Magazine article Phi Kappa Phi Forum

Phi Kappa Phi Convention 2016

Magazine article Phi Kappa Phi Forum

Phi Kappa Phi Convention 2016

Article excerpt

Excellence shone at Phi Kappa Phi's 2016 biennial convention in Atlanta.

More than 250 chapter delegates, students, members, guests, sponsors, and speakers gathered at the Marriott Marquis July 28-30 to conduct Society business, celebrate scholarship, network, and learn how to grow their chapters. Attendees were also treated to a night at the Jimmy Carter Presidential Library & Museum, where they strolled through gardens and exhibits about the Phi Kappa Phi member's life and presidency.

GOVERNANCE

Not only did the Society get a new president in Gypsy Denzine, it also elected a new board and voted to accept changes in the bylaws. Missy Hopper was chosen as the president elect and Dan Sandweiss is the new vice president for chapter development. Other positions chosen include five directors, two student representatives, and five regional vice presidents.

SPEAKERS

Plenary Lunch speaker Lou Heckler, who parlayed a television journalism career into teaching, coaching and motivational speaking, didn't have a lot to work with at the Venice, Florida, hospital where he was asked to speak - due to a misunderstanding - as a nutritional humorist.

Which, of course, he is not.

He is, however, an expert on leadership and displayed his talent in fine form with occasional bouts of humor. Effective leaders, he said, make good choices, and do three things: have a vision that can prompt action at every level; take responsibility for their organization; and listen to feedback. But, he warned, "excellence doesn't mean perfection." Perfection can stop people, he said, and gave an example your neighborhood fitness guru who spends his free time jogging and doing pushups. When faced with him, the average person may feel less inclined to get outside themselves. A good leader understands that.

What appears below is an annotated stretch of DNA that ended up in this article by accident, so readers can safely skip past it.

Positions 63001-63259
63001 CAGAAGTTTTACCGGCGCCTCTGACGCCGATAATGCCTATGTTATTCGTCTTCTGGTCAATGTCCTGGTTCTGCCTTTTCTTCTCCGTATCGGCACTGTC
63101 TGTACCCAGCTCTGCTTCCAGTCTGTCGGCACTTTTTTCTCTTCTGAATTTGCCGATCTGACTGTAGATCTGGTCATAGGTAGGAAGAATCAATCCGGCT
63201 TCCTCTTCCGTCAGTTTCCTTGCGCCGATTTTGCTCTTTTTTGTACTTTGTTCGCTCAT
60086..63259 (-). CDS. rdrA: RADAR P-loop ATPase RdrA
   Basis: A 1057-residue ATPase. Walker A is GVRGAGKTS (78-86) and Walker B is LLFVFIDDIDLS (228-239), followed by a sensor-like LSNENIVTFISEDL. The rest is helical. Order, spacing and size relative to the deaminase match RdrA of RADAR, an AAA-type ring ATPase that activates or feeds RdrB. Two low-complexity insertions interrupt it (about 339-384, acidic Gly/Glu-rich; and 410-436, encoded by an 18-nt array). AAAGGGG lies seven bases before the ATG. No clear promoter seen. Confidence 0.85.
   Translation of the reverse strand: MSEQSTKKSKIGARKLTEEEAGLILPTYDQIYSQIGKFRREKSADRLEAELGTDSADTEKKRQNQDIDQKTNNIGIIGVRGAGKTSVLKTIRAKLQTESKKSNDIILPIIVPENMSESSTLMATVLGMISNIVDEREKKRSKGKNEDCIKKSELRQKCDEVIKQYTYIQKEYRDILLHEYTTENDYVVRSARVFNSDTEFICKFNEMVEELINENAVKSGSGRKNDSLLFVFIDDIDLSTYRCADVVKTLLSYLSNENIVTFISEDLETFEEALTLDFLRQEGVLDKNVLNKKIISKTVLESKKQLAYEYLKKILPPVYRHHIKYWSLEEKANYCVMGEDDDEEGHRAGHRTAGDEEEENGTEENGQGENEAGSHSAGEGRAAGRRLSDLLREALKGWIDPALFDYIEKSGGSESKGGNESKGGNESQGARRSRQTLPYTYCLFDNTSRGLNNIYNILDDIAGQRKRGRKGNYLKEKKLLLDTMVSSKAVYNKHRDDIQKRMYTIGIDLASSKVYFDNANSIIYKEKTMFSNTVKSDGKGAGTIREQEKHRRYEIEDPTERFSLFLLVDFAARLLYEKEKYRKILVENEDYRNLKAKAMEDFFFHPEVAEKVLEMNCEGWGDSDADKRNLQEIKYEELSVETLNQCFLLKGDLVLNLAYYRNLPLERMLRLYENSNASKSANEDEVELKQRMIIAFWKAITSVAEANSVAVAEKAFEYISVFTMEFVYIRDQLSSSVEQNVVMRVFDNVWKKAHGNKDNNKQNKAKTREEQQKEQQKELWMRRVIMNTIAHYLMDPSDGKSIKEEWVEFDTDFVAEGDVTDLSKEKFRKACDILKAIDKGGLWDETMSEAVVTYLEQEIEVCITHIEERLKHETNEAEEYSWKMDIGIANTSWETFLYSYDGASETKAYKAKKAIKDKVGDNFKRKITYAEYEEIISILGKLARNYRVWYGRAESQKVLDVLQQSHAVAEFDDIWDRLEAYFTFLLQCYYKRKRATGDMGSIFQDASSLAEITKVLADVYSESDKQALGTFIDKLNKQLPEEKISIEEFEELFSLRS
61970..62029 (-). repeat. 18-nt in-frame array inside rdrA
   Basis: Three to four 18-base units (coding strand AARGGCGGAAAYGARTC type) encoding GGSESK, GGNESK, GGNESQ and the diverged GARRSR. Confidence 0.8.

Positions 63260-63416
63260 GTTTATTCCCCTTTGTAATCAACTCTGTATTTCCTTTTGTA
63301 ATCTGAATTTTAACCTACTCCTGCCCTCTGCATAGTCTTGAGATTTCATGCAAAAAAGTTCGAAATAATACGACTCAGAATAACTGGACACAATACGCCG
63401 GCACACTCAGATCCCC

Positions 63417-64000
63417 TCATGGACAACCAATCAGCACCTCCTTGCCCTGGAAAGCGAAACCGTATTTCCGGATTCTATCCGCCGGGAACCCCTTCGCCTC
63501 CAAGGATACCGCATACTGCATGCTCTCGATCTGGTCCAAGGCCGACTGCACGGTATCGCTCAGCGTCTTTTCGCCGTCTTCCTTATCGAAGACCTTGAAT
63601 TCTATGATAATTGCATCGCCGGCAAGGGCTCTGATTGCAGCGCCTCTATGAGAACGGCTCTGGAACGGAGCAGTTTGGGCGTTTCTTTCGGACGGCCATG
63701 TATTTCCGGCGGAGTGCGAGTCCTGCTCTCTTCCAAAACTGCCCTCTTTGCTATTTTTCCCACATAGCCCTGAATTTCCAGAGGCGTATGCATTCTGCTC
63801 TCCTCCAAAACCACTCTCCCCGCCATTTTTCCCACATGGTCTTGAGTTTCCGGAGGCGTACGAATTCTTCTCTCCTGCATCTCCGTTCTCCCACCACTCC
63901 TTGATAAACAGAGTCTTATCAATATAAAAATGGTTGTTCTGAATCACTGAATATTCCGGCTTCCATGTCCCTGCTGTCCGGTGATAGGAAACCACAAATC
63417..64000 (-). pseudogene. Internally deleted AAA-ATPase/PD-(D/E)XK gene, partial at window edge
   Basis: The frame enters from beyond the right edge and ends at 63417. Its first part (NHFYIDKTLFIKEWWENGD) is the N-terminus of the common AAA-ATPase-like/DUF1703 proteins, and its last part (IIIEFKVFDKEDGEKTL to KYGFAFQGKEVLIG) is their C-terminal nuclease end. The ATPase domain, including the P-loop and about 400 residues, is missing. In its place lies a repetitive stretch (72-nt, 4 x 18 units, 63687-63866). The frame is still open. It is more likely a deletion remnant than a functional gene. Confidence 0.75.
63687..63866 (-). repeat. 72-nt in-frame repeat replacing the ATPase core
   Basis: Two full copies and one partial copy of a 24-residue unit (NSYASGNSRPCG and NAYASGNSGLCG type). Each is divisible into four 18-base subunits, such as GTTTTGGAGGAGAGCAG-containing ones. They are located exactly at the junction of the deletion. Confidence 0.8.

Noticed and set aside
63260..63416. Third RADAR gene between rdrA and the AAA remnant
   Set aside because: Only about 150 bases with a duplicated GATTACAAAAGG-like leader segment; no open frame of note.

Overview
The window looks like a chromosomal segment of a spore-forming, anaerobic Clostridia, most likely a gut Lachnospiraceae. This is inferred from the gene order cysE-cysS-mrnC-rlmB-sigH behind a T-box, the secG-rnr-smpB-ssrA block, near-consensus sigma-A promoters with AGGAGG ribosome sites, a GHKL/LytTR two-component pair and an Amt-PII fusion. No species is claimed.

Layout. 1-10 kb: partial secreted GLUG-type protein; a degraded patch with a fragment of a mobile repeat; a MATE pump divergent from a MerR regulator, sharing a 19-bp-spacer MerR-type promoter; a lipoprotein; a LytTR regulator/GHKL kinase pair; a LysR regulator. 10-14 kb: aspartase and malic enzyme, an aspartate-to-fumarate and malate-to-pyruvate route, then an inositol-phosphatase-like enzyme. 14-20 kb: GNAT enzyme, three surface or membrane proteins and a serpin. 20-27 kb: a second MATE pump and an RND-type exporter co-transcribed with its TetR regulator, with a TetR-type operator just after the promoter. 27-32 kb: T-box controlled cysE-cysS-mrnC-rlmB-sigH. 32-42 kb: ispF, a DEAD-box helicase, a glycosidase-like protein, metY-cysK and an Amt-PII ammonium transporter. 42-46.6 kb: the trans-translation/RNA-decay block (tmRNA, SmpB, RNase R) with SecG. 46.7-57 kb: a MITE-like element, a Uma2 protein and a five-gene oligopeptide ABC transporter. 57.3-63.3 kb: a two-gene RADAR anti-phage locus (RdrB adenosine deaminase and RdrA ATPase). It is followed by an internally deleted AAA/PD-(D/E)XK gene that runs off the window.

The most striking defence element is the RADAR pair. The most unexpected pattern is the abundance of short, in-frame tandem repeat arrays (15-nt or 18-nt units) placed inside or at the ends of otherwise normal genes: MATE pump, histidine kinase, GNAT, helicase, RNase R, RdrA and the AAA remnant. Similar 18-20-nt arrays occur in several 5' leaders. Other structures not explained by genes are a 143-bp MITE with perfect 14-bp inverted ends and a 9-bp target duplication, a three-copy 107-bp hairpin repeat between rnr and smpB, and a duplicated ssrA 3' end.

They also listen to fresh voices in their organization and look for inspiration in unexpected places. "Listen to those fresh voices," he said, and tap into all the constituencies in your organization. "Are you willing to enlist others and give up some of that control?"

Keynote speaker Buck Goldstein believes universities have a higher calling.

"You all are on the front lines of one of the most important conversations that's ever taken place in the United States," said the entrepreneur in residence and professor in practice of economics at the University of North Carolina, Chapel Hill.

Goldstein says universities and colleges are the "true front door to the middle class," and that he considers the United States' low ranking in higher education "scandalous."

College degrees are worth the doing, he says, for the opportunities they can unlock.

But higher education is going to need to change how it thinks and moves, he said, to better serve a student population that doesn't look like it used to. More students are older, more have children, and more have financial aid. Another challenge facing higher education is simple math. The business model of most institutions just doesn't work. "The arithmetic is daunting," he said. Seventy percent of colleges are staring financial crisis in the face. But crisis can create change, and often for the better.

Technology can help institutions weather the storm. Goldstein encouraged the room to think about new ways of teaching that are scalable and more efficient than the lecture. …

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